how to make a protein soluble

Marvin Peterson Peterson at CELGENE.com
Fri Mar 15 13:57:28 EST 2002


A couple of easy approaches are to induce your protein at low temperatures
(18-20) overnight.  Another way the we use all the time is to put the
construct into a bank of cells and select soluble expression.  There are
significant differences between cell lines.  You can look at DE3 strains of
AD494, BL21, Rosetta, Star, BL21-AI etc, to name a few.

-----Original Message-----
From: ChenHA [mailto:Hzhen at freeuk.com]
Sent: Friday, March 15, 2002 10:24 AM
To: proteins at hgmp.mrc.ac.uk
Subject: Re: how to make a protein soluble


Su wrote:
> 
> I'm currently working with the pex7 gene in pet 28a vector.
> 
> i ran an sds gel and found that the protein of interest is located in the
> insoluble portion of the cell.. my question is what are some of the ways I
> can make this protein soluble?  Thank you.

It's a matter of luck whether you get soluble protein or not.  As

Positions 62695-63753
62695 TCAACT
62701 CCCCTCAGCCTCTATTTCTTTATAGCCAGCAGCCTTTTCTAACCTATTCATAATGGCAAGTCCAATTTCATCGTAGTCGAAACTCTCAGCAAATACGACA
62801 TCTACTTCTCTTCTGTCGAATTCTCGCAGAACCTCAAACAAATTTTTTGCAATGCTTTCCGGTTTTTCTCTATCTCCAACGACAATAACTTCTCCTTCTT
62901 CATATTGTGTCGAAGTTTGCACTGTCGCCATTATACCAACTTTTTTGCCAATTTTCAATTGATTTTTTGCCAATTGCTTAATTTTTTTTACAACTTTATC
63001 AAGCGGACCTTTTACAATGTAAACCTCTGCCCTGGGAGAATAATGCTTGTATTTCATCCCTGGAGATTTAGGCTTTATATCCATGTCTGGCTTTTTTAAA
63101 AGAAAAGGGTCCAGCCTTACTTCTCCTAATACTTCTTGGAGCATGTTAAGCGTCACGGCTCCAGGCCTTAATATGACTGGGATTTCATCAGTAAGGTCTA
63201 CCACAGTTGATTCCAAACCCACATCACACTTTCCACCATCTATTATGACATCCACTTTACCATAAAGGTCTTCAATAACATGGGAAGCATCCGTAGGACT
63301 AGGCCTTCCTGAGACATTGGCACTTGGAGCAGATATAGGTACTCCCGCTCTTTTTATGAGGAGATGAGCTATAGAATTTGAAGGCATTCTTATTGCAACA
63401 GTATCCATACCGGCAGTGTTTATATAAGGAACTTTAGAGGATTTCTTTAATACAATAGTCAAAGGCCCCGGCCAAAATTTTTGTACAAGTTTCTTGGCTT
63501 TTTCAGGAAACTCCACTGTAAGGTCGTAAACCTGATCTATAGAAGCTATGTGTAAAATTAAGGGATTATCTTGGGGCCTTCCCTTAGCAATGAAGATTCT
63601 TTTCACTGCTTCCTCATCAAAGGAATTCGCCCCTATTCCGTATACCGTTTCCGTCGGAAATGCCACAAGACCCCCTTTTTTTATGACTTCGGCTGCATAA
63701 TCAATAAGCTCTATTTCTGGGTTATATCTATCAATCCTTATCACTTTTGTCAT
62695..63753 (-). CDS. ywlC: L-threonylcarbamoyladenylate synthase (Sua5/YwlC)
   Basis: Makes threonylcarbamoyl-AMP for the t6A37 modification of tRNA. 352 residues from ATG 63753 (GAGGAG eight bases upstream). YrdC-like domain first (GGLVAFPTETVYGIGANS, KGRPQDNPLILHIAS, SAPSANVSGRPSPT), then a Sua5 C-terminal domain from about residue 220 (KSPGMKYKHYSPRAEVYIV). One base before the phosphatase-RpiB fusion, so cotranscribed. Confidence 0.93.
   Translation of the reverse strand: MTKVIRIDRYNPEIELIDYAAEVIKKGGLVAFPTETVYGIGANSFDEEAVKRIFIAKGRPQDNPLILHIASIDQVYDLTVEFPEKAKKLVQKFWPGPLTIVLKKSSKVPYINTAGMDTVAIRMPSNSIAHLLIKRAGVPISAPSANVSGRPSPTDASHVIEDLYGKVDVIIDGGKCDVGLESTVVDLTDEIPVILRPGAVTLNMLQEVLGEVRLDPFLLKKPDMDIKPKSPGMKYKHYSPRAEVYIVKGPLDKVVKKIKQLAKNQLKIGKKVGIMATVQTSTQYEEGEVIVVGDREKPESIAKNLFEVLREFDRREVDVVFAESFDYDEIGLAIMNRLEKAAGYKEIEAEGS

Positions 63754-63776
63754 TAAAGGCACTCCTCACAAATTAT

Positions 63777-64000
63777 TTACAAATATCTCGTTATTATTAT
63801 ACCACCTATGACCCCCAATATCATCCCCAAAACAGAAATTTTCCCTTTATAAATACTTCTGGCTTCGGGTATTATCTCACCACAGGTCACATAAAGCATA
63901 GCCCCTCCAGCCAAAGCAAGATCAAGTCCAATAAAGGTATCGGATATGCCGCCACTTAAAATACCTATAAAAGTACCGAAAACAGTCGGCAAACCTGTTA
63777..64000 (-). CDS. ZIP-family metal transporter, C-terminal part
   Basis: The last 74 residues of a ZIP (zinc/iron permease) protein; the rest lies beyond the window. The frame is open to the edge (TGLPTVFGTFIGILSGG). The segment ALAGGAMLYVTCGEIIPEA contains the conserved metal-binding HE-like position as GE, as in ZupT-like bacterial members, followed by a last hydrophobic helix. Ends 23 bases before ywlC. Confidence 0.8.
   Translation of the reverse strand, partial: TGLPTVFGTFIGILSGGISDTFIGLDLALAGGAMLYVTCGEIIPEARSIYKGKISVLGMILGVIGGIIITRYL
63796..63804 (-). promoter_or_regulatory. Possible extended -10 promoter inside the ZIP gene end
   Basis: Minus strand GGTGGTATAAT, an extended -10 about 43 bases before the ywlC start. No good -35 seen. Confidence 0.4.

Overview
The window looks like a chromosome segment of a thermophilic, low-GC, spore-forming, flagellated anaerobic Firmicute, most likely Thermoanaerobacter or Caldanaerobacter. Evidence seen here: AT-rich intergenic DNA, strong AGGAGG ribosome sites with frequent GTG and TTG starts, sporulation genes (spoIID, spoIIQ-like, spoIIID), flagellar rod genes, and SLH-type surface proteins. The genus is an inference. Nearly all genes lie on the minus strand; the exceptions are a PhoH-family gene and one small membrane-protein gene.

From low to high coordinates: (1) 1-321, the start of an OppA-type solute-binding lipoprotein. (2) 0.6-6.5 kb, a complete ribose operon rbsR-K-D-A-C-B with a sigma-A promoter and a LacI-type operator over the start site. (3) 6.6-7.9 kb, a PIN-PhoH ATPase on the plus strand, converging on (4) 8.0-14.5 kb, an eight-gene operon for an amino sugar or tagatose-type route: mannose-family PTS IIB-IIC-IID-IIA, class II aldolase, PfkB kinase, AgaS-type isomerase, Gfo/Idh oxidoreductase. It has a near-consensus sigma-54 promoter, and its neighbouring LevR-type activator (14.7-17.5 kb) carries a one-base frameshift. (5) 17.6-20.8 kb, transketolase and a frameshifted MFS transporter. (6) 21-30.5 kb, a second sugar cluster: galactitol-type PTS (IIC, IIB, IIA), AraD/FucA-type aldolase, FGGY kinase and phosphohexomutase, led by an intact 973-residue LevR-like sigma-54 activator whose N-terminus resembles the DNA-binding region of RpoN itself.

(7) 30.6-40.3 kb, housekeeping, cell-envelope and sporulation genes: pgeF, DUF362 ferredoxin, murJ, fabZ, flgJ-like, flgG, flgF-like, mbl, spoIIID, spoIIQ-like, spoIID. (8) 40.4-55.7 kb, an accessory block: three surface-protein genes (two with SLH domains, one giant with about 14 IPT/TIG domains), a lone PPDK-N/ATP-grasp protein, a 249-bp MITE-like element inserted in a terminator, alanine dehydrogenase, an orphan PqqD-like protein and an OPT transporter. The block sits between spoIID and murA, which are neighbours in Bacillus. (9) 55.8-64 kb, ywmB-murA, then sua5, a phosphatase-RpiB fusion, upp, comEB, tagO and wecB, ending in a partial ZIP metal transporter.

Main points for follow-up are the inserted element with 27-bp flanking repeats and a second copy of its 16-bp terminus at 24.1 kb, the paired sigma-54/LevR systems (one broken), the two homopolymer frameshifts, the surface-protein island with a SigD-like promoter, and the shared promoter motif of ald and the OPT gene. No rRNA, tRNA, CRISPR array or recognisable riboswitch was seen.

mentioned by someone else, having a fusion partner sometimes helps with
solubility, the common ones are GST, thioredoxin, maltose-binding
protein (supposed to be best for solubility).  Changing growth condition
also helps - you should aim to reduce to rate of protein expression,
expressing the protein too quickly can result in aggregation of
protein.  Maybe chaperone can help, and if it has a physiological
partner which binds to it, perhaps coexpression with it may also be
useful.  If this protein has binds to any ion or other prosthetic
groups, try adding it to the growth media.

You can also try refolding the protein if necessary, more work perhaps
but sometimes the only solution.  If you are really unlucky, it may not
even refold. 



> 
> <http://www.biowww.net/forum/read.php?f=1&i=5355&t=5355>

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